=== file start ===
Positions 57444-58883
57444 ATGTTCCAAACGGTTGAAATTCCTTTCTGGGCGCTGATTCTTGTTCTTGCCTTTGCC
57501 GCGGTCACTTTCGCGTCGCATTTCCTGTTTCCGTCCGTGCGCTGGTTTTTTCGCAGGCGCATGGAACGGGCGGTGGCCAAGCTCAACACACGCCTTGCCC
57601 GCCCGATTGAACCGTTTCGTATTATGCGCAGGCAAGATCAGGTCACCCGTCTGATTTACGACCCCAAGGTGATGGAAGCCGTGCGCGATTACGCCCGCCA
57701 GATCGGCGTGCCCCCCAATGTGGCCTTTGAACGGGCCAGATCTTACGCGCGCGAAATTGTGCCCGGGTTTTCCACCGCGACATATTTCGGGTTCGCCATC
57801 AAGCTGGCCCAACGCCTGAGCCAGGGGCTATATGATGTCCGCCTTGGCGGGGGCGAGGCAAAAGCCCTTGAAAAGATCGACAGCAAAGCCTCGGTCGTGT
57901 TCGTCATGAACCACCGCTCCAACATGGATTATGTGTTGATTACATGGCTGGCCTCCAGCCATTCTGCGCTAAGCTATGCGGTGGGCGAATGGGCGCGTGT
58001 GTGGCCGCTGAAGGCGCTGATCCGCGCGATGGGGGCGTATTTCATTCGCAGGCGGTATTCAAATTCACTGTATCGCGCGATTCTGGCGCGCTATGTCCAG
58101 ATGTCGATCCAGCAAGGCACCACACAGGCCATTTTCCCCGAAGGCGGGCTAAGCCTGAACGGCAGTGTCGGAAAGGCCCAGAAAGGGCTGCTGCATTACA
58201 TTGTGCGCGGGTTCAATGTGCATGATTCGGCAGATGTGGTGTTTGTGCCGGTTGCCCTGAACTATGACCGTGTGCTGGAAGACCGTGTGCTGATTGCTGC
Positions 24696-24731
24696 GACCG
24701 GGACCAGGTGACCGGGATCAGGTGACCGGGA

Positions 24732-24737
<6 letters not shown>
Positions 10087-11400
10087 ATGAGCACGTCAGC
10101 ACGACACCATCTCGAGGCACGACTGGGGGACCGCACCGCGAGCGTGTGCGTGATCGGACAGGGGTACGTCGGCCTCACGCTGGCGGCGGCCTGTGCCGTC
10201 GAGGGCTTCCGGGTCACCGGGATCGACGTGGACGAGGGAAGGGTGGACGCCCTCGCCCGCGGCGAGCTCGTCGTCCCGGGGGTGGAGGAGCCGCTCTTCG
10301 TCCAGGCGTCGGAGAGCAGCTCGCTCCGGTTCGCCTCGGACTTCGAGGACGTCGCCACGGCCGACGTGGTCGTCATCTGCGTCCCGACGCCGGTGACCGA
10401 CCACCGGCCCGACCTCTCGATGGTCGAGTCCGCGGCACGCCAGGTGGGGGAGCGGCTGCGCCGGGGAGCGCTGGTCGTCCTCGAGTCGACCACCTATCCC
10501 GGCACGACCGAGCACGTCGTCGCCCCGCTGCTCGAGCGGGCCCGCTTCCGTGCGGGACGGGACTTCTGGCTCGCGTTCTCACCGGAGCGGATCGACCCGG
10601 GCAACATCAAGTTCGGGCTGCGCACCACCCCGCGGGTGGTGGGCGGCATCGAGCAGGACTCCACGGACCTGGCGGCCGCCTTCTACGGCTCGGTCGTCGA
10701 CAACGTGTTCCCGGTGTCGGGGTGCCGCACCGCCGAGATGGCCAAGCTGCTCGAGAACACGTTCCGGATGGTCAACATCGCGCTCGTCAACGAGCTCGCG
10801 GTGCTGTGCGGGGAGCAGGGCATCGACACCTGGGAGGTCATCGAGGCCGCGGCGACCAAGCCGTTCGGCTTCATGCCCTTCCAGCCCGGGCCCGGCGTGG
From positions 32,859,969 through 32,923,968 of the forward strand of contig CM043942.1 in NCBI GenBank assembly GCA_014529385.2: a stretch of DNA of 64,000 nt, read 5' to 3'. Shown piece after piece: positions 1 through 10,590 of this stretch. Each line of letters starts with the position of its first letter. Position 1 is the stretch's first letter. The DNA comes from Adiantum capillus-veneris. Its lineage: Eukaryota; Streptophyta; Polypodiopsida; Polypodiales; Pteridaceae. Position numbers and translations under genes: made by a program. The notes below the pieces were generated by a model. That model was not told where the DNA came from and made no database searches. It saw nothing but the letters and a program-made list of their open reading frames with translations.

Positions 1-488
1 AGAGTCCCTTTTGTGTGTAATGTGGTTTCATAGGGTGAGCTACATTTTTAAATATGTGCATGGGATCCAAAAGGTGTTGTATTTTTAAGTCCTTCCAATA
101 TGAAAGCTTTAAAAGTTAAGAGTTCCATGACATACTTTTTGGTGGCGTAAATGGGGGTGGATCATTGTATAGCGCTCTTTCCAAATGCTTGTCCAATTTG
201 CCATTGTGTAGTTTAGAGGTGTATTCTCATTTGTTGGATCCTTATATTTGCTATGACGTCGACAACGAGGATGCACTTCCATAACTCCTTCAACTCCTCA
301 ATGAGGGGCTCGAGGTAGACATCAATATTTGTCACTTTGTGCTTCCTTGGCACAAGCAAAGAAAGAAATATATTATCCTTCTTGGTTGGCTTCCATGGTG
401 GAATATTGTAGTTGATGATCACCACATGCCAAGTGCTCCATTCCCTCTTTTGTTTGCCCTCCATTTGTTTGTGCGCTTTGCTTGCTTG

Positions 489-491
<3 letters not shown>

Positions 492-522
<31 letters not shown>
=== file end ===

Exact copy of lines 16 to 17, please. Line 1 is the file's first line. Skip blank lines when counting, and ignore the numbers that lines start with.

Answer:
Positions 10087-11400
10087 ATGAGCACGTCAGC